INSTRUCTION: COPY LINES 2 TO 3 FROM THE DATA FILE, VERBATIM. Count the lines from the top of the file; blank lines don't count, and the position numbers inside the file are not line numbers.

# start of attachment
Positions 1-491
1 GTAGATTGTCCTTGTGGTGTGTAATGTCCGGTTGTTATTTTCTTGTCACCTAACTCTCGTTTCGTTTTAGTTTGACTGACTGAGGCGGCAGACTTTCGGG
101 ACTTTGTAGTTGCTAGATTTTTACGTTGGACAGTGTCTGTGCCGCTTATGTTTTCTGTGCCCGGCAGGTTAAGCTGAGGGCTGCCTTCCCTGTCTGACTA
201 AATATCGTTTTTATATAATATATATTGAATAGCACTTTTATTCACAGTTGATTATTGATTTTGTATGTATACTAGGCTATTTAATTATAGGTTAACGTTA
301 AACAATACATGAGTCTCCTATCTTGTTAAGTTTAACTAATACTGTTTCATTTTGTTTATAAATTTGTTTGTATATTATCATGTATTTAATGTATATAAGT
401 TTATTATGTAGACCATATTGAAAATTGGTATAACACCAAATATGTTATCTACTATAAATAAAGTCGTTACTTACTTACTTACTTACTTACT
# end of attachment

1 GTAGATTGTCCTTGTGGTGTGTAATGTCCGGTTGTTATTTTCTTGTCACCTAACTCTCGTTTCGTTTTAGTTTGACTGACTGAGGCGGCAGACTTTCGGG
101 ACTTTGTAGTTGCTAGATTTTTACGTTGGACAGTGTCTGTGCCGCTTATGTTTTCTGTGCCCGGCAGGTTAAGCTGAGGGCTGCCTTCCCTGTCTGACTA